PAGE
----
The packets generation rate is varied and other simulation variables are kept constant for a fixed network size of 50 nodes and pause time of 10 seconds and velocity as 5 meters/second in figures 6, 7, 8, 9 and 14. Figure 6 shows that in DPCPLP, the average interruption time is least as compared to AODVLP and AODV because of availability of path for increasing packets flow. The interruption time is least in DPCPLP as RTS, CTS, DATA and ACK packets are transmitted at lower power as well as availability of restoration paths in case of link failures. However, AODV, AODVLP and DPCPLP give increasing interruption time as packets generation rate increases. At low packet generation rate, less packets would be contending and at higher network loads, more packets would be contending for the transmission and thus, more interruption time. Therefore average interruption time increases with increase in packet generation rate.

In figure 7, The DPCPLP scheme generates least overhead routing packets as compared to AODVLP and AODV schemes due to concurrent transmission of the packets due to lower transmit power and prior route discovery before link failure, which avoids retransmission of the packets in the network. In AODV, AODVLP and DPCPLP, the routing overhead packets are increasing with increase in number of generated data packets because this increases contention and collisions. At very low packet generation rate, AODV, AODVLP and DPCPLP generate lower overhead packets. The result shows that by increasing the packet generation rate, the overhead packets also increases because more data packets are contending for the transmission channel thus more overhead packets are generated for retransmission of the packets. Figure 8 shows the comparison of the throughput of AODV, AODVLP and DPCPLP. It shows that DPCPLP achieves highest throughput compared to AODVLP and AODV schemes. This is because DPCPLP uses smaller carrier sensing range compared to AODVLP and AODV, therefore large number of nodes can transmit concurrently. Results show that throughput is the higher in AODVLP as compared AODV. It happens because in DPCPLP and AODVLP, additionally alternative routes are discovered in advance before a link failure, and delivers a message through alternative route. However, DPCPLP gives increasing throughput as packet generation rate increases and saturates. The throughput remains constant after a particular point. As at low packet generation rate, less number of packets would be contending for the transmission and at higher network loads, due to reduction in power also reduces the number of deferring nodes, and thus, more data can be delivered per joule, therefore throughput increases linearly and saturates at higher packet generation rate.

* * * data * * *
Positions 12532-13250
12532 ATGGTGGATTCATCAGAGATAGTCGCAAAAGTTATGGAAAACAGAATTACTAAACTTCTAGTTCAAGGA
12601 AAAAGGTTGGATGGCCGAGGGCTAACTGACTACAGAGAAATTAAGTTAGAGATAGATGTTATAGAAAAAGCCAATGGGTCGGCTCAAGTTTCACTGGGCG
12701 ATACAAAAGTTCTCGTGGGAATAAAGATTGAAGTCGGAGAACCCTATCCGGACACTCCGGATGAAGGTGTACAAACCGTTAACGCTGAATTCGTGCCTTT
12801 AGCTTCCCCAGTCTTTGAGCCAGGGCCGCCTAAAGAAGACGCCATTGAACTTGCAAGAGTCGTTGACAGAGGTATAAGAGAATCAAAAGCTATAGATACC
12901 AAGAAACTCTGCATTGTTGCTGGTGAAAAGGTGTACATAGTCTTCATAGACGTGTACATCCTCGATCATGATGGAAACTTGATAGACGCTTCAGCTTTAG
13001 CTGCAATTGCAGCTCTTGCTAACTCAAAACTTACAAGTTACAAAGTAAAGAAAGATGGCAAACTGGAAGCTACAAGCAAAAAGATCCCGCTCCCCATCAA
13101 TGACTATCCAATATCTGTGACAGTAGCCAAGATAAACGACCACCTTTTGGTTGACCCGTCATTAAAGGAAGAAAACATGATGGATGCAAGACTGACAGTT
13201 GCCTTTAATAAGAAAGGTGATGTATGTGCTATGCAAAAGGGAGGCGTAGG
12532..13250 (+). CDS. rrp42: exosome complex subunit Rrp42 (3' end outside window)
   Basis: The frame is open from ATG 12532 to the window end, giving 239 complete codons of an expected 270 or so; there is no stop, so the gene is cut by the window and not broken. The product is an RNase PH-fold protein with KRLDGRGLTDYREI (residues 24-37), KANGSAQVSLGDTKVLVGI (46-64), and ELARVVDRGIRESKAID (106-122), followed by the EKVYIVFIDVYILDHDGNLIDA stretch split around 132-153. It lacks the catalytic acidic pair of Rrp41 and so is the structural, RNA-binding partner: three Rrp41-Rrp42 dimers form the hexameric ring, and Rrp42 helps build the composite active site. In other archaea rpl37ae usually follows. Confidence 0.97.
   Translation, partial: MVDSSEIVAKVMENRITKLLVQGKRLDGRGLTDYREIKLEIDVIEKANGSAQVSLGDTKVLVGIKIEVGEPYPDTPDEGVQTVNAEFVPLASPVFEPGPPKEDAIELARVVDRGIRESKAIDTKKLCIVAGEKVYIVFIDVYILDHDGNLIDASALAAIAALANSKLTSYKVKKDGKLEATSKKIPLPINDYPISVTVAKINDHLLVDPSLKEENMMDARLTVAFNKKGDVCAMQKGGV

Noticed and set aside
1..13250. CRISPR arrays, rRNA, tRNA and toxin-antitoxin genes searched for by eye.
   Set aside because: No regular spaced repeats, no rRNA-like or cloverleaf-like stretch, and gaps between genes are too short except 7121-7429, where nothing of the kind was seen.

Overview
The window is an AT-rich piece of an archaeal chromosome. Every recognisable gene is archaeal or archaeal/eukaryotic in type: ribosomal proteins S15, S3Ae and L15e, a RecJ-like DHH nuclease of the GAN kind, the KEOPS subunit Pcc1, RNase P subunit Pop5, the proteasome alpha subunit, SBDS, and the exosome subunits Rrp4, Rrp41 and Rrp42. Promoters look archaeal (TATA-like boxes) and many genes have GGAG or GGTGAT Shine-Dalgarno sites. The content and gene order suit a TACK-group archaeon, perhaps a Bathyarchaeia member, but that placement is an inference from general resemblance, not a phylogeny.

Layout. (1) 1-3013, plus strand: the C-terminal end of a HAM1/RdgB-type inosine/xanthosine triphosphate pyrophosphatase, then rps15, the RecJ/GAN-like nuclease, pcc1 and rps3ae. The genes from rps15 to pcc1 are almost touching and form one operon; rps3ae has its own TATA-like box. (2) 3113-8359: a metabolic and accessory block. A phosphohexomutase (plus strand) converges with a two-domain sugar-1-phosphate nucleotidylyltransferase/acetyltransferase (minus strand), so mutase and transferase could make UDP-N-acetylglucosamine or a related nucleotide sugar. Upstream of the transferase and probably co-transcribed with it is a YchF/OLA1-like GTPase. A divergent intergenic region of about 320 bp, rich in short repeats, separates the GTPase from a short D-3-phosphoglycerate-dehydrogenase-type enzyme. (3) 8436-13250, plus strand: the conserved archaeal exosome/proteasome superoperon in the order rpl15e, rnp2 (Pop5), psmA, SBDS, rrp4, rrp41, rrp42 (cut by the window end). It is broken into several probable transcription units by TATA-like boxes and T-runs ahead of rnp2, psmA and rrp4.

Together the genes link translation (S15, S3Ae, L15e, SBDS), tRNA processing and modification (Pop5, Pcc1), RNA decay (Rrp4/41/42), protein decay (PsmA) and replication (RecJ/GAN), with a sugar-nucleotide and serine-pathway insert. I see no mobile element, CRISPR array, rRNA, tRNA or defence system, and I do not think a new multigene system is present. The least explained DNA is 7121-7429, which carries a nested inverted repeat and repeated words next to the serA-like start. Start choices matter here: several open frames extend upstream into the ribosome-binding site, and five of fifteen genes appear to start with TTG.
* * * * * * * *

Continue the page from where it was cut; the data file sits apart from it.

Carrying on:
Figure 9 Average energy consumption (in Joule) per communication of 
1Kbyte of data vs packet generation rate

Figure 9 shows variation of energy consumed per successful communication of 1 kilobyte of data with increase in packet generation rate. Results show that power consumption per successful communication of 1 kilobyte of data is lowest in DPCPLP as compared to AODVLP and AODV. DPCPLP is least power consuming as compared to other schemes as it uses lower power for communication of RTS, CTS, DATA and ACK packets and link successes are also observed and avoiding retransmissions of packets. However, DPCPLP, AODVLP and AODV give increasing average energy consumption as network load increases, since more packets are generated and contending in the network and thus these packets are send to the destinations therefore, more energy is consumed in successful communication of these packets.

The network size is varied and other simulation variables are kept constant with pause time as 10 seconds and velocity as 5 meters/second in figures 10, 11, 12 and 13. In figure 10 shows that the throughput per node is best in DPCPLP as compared to AODVLP and AODV. This happens because in DPCPLP scheme, concurrent transmission due to use of optimum transmit power, which is lesser as well as proactive route discovery in case route failures and thus more data is
delivered. The throughput per node is decreasing in all the schemes with increase in number of nodes because this increases contention and collisions. At very low density, the AODV, AODVLP and DPCPLP give higher throughput because contention and collisions are less. At high density, all the three schemes give lesser throughput as contention and collisions are more due to more neighboring nodes in the vicinity.

Figure 11 Energy consumption per communication of 1 kilobyte data vs no. of nodes

Figure 11 shows that protocol DPCPLP saves energy and therefore more packets can be transmitted in lesser power. The energy consumption increases in case of all the schemes as the node density increases, contention and collisions also increase. But the energy consumption of the DPCPLP is least among all the schemes throughout the density variation thereby making it better protocol.